Best Natural Ways To Get Rid Of Constipation – Must Know

Imagine you live in a compound house where you share a toilet with about 10 co-tenants. You manage to get access to this hot seat while others impatiently wait for you to finish ‘downloading’ to take their turn. 

You have already spent 5 minutes and nothing has dropped, not even a pebble. You then ask yourself, “Where did all the food I ate yesterday pass?” Angry at yourself, you just end the session to save time for other items on your to-do list. 

Like I said, just imagine! 

Constipation comes with many inconveniences just like its opposite– diarrhea. Luckily, however, there are ways – natural ways – to reduce its frequency or eliminate it. 

But before we dive into this exposition let us try to answer what it means when a person says he or she has constipation.

What is constipation?

The American College of Gastroenterology defines constipation as an “unsatisfactory defecation which is characterized by infrequent stools, difficult stool passage, or both”. 

From this definition, we can say that the complainant is the only person who can accurately say he or she has constipation. You can only say you are satisfied when something has met your expectations or standards, right? 

Now let me ask, are you satisfied after visiting the toilet lately?

How do I know that I have constipation?

You can tell you have constipation when your bowel movement habits worryingly change. People with constipation report symptoms such as:

  • Passage of fewer than three defecations per week or more than 4 days with no bowel movement.
  • A feeling that some stool remains in the bowel after several attempts.
  • A need to make an extreme effort to force out stool.
  • More time spent on the toilet with no bowel movement.
  • Passage of hard or lumpy stools.
  • Continuous and frequent farting. 

So the best way to really know you have constipation is by comparing your current bowel movement habits to previous ones you were okay with.

What are the causes of constipation?

Obviously, the next question, isn’t it? Well, there are several causes of constipation yet sometimes we cannot just tell what causes it. 

Check below for some well-known causes:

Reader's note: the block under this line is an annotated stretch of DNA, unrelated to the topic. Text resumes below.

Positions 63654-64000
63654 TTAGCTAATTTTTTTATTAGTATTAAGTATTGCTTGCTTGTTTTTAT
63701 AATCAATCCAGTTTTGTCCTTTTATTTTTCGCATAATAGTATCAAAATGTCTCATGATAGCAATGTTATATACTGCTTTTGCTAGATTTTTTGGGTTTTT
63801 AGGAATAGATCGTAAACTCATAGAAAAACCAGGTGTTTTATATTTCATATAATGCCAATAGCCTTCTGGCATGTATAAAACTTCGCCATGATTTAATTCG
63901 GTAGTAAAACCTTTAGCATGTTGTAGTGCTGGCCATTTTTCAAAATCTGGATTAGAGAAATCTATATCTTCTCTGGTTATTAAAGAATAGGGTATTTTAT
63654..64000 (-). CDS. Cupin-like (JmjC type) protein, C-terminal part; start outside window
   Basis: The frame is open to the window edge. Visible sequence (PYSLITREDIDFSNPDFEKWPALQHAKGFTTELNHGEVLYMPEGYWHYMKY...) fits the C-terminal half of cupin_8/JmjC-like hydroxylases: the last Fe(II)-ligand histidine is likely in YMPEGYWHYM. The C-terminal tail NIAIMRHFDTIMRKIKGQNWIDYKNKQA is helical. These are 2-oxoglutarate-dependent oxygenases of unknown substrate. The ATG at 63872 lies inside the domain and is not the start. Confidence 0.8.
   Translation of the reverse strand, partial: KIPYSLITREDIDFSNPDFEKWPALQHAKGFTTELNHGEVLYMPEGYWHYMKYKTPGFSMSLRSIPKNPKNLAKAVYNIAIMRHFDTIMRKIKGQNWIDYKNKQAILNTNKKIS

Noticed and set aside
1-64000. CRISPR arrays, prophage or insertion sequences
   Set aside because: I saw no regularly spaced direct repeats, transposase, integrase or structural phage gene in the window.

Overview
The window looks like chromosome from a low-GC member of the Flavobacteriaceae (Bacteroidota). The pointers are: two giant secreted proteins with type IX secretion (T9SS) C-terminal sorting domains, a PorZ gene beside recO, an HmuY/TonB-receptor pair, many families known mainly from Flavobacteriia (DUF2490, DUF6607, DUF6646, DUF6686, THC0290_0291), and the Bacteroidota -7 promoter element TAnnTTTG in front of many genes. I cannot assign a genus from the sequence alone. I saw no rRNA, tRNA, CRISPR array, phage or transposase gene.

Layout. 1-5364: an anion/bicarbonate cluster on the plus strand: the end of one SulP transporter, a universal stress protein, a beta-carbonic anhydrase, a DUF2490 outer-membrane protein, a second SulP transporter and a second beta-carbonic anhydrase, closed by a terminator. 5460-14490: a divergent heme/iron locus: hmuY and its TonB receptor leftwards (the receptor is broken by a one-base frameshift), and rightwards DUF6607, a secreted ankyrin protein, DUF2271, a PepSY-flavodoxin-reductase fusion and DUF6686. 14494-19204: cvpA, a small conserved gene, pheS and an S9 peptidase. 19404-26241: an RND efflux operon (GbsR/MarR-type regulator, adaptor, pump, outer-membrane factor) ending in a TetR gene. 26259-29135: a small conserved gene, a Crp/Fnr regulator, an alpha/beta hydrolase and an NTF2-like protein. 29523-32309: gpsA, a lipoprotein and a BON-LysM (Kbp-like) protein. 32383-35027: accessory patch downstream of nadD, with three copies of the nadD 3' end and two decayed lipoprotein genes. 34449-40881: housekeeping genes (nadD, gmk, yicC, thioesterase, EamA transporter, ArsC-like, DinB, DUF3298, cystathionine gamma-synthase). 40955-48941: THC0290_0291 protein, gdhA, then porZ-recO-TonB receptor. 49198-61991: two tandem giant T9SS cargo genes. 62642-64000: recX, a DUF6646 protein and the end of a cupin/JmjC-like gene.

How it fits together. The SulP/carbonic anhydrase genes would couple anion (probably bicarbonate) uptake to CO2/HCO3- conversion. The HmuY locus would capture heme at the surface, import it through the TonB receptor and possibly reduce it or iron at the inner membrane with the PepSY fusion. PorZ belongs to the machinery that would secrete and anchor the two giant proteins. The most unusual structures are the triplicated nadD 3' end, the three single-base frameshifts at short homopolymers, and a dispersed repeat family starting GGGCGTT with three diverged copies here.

• Insufficient fiber – such as fruit, vegetables, and cereals.
  • Insufficient fluids/water.
  • Lack of movement and spending long periods sitting or lying in bed.
  • Less activeness and body exercise.
  • Ignoring the urge to go to the toilet
  • Change in diet or daily routine
  • A side effect of a medication
  • Stress, anxiety, or depression

Constipation is also common during pregnancy and 6 weeks after giving birth. Rarely, constipation may be caused by a medical condition.

Does constipation affect anybody at all?

Yes, this condition does not discriminate. From neonates to the elderly, anyone at all can have it. Just that some are more easily affected than others. 

For example, constipation is common during pregnancy and 6 weeks after giving birth. The elderly too, given their reduced physical activity and the many medicines they take, can make them susceptible to constipation.

What are the natural ways to get rid of constipation?

Buying medicines to relieve you of constipation may not be the right and the first option to take whenever you are constipated. Drugs that help you to pass out stool, called laxatives, may lead to physical dependence such that without them you cannot visit the toilet with ease again. What then can you do to get rid of constipation, naturally?

Get enough fiber

To begin with, make some changes to your daily diets by including more fiber. Dietary fibers are a type of carbohydrates that are not digested and, therefore, increases the bulk and moisture content of stool and promotes smooth evacuation. 

 We get fiber from vegetables, fruits, whole grains, nuts, and seeds. Therefore, try increasing your intake of these. For example, eating one apple or orange every two days can do the magic. Also, you must prefer whole grain rice, bread, or pasta to refined grains or flour.

Stay hydrated

Water and fruit juices are paramount in preventing constipation. To maintain hydration, it is recommended we take at least 2 liters (4 sachets) of water in a day, though some may need more or less depending on their physical activities and health status. 

Taking warm fluids in the morning can also help digestion and “wake up” the gastrointestinal system. However, some fluids such as alcohol and caffeinated drinks must be avoided or reduced because they cause dehydration by making you urinate more.

Move around

Any physical activity, as little as brisk walking, can get the guts moving. And, what happens next is what we need: bowel movement is made much easier. 

As a general requirement, try to get at least 30 minutes of moderate exercise such as walking a few laps around the block every day. Remember, the gut is a muscle and it needs to move. So move! 

Change your washroom habits

You must keep to a regular time and place and give yourself plenty of time to use the toilet. Also, try not to delay if you feel the urge to defecate.